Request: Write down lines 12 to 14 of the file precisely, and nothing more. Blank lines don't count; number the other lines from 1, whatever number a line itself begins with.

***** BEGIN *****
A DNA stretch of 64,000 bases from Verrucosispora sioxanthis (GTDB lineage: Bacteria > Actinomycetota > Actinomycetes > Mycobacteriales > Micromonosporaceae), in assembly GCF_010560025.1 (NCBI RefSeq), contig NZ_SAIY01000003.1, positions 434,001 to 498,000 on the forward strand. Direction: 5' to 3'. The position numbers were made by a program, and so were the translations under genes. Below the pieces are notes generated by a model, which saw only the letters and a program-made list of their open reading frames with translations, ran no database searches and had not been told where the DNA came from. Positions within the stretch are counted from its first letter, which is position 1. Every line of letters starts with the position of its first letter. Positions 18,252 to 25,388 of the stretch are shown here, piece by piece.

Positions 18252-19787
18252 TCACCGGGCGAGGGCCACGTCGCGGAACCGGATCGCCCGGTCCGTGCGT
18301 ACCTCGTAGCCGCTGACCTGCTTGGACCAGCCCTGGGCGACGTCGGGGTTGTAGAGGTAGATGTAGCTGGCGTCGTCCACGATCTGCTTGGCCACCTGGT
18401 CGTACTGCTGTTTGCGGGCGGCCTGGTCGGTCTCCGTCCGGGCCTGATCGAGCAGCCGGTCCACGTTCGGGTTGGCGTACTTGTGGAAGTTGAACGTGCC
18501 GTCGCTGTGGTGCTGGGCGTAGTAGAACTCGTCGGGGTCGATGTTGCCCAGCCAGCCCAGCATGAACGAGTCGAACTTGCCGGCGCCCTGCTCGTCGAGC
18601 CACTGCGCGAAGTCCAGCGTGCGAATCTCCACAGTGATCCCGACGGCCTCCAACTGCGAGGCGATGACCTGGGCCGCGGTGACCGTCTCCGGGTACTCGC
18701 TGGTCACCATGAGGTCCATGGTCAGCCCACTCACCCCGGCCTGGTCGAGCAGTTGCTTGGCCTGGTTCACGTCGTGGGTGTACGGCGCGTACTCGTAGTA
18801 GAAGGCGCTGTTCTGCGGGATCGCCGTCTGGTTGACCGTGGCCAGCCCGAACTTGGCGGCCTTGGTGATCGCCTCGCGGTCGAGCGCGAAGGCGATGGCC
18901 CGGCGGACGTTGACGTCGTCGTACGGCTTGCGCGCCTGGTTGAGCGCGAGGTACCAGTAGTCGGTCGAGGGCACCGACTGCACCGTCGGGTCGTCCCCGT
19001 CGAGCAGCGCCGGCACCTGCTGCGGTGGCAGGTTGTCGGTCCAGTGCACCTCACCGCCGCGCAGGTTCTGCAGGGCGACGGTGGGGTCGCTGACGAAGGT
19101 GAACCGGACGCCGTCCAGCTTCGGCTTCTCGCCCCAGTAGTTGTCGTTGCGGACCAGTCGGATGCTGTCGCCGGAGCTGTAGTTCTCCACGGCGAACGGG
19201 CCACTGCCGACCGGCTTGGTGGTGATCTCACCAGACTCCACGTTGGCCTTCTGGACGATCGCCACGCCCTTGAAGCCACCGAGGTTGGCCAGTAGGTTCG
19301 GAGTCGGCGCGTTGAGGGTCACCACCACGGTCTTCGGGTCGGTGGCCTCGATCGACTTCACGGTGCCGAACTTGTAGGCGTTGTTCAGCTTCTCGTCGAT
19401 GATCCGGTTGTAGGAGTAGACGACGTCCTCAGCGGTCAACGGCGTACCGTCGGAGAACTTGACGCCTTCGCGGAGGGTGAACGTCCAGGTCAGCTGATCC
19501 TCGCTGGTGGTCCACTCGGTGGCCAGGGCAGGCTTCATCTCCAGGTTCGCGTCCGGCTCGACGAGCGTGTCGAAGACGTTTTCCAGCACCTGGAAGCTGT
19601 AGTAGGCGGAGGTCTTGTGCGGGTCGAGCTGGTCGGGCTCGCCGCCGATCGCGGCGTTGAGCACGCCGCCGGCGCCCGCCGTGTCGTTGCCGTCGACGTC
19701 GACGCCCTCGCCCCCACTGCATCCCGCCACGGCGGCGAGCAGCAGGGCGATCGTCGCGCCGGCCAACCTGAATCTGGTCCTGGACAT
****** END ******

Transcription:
19101 GAACCGGACGCCGTCCAGCTTCGGCTTCTCGCCCCAGTAGTTGTCGTTGCGGACCAGTCGGATGCTGTCGCCGGAGCTGTAGTTCTCCACGGCGAACGGG
19201 CCACTGCCGACCGGCTTGGTGGTGATCTCACCAGACTCCACGTTGGCCTTCTGGACGATCGCCACGCCCTTGAAGCCACCGAGGTTGGCCAGTAGGTTCG
19301 GAGTCGGCGCGTTGAGGGTCACCACCACGGTCTTCGGGTCGGTGGCCTCGATCGACTTCACGGTGCCGAACTTGTAGGCGTTGTTCAGCTTCTCGTCGAT